if market functioning can be sustained only by frequent, large-scale purchases of Treasuries by the Federal Reserve, market participants could come to believe that fiscal concerns rather than macroeconomic objectives are motivating the purchases.

Ahh, guys? There’s a lot of smart people who think that already (see the discussion of real yields, above).

Second funny thing. 

The authors write that,

the root cause of the increasing frequency of episodes of Treasury market dysfunction under stress is that the aggregate amount of capital allocated to market-making by bank-affiliated dealers has not kept pace with the very rapid growth of marketable Treasury debt outstanding, in part because leverage requirements that were introduced as part of the post-global financial crisis bank regulatory regime. 

I’ve never really bought this line of thinking, maybe because I’ve heard so many bankers bang on about it over the years, but also because market maker liquidity has historically been the umbrella that you only use when it isn’t raining. 

That’s just me though. 

What is funny is that the group turns out not to agree with it, either, at least not in the cases that really matter: 

Even if far more capital had been allocated to market-making, the Treasury market could not have functioned effectively in March 2020 . . . The underlying economic uncertainty created by the pandemic and the associated massive and widespread “dash for cash” by holders of Treasury securities was so extreme that no market structure could have provided the capacity to absorb the widespread selling pressures.

I don’t care about little liquidity crises. 

They work themselves out, and probably are a good reminder for everyone to be prudent. 

I care about big ones, and in the big ones, market-maker capital is not much help.

Reading the report also made me wonder about a larger issue. 

Several biggish market players have said to me in recent weeks that they are not worried that Fed tapering and tightening will lead to a market “accident”, for the simple reason that there is masses of liquidity around now, and as long as cash is abundant, you can’t have big chain-reaction market crack-ups. 

That is, in a way, the animating notion of the Group of 30 report (though they are careful to point out that there are sorts of crisis that even a broad Fed repo facility can’t prevent).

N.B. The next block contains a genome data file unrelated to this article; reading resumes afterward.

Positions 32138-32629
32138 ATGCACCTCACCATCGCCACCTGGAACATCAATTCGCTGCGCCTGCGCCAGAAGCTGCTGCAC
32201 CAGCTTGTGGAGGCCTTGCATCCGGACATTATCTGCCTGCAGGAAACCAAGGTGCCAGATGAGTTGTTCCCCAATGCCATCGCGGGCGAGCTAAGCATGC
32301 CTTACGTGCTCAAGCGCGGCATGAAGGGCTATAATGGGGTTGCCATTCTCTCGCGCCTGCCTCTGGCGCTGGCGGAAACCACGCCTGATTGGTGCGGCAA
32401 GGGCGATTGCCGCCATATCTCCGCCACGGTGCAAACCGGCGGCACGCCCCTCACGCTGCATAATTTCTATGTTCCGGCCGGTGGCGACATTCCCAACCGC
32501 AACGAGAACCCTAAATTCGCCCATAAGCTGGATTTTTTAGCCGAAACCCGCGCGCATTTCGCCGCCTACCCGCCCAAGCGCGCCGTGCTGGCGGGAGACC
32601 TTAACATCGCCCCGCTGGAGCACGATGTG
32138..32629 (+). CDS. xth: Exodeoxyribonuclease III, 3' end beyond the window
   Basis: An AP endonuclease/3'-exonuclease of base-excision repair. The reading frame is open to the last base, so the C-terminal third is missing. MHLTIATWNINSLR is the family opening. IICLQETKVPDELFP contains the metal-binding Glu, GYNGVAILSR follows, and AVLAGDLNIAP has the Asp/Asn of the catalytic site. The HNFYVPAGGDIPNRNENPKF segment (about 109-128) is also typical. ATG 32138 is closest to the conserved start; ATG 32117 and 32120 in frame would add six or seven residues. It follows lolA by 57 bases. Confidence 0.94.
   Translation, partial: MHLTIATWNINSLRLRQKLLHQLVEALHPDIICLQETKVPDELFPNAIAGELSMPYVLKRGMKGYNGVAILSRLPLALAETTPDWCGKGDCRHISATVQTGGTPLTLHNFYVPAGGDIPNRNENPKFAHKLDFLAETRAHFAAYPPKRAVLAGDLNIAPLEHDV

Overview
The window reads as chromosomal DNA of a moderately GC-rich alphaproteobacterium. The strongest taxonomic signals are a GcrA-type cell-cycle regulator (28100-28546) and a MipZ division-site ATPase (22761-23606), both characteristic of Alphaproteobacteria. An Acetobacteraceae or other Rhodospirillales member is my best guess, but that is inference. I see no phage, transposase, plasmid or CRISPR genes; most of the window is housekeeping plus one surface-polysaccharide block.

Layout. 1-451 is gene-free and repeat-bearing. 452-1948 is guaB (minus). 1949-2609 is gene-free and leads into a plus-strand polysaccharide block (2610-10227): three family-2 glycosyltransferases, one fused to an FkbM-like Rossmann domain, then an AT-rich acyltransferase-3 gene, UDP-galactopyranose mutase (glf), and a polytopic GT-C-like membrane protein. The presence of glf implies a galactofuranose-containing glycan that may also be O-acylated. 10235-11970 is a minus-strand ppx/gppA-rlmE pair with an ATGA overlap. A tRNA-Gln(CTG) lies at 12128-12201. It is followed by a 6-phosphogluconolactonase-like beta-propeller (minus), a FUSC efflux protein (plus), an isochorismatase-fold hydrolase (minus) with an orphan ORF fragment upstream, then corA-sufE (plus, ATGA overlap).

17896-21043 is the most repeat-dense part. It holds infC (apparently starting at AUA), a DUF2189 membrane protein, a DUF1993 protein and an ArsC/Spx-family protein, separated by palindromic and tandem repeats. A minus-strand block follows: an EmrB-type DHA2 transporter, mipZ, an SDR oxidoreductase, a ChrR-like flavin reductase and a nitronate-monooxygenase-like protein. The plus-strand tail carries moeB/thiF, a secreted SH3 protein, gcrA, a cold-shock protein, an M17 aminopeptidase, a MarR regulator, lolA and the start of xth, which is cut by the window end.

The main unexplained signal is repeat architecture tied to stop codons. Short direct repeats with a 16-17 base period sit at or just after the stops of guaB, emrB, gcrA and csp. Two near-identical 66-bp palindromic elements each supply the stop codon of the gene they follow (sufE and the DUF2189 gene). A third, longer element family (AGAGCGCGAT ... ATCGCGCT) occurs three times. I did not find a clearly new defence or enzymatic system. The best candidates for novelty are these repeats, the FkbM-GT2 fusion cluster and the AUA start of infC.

Is this right? 

We may find out in the coming months. 


Chris Vermeullen

Continuing our research into shifting Consumer Sentiment and other economic data recently posted. 

Part II of our research article will focus on the components of US GDP and how shifting consumer sentiment and activities may result in lower GDP data for a period of time.

GDP is one of the biggest measures of total economic activity and the health of the US economy.  Rising GDP suggests overall strength in the economy while falling GDP suggests one, or more, of the GDP components are weakening.  If the current downturn in Consumer Sentiments and NY Manufacturing activity is any real indication of a shift in how consumers are engaging in economic activity, then we’ll likely see a continued downward shift in these economic data points for a period of time.


As we suggested in the first part of this research article, we’ve seen very few major declines in US consumer sentiment over the past 15+ years.  

The only time we’ve seen a big decline in consumer sentiment over the past 10 years was near the bottom of the COVID-19 economic collapse.  

On April 9, 2020 (-20.31%) and April 24, 2020 (-19.42%), the Consumer Sentiment levels collapsed by nearly -20%.  

These broad collapse levels came after the COVID peak in late February 2020 and were preceded by more moderate downward trends in Consumer Sentiment; March 13, 2020 (-5.05%), and March 27, 2020 (-7.09%).

The current collapse in Consumer Sentiment represents a -13.55% decline preceded by July 16, 2021 (-5.50%), and July 30, 2021 (-5.03%).  

Overall, the current weakening of Consumer Sentiment is somewhat similar to the March/April 2020 collapse.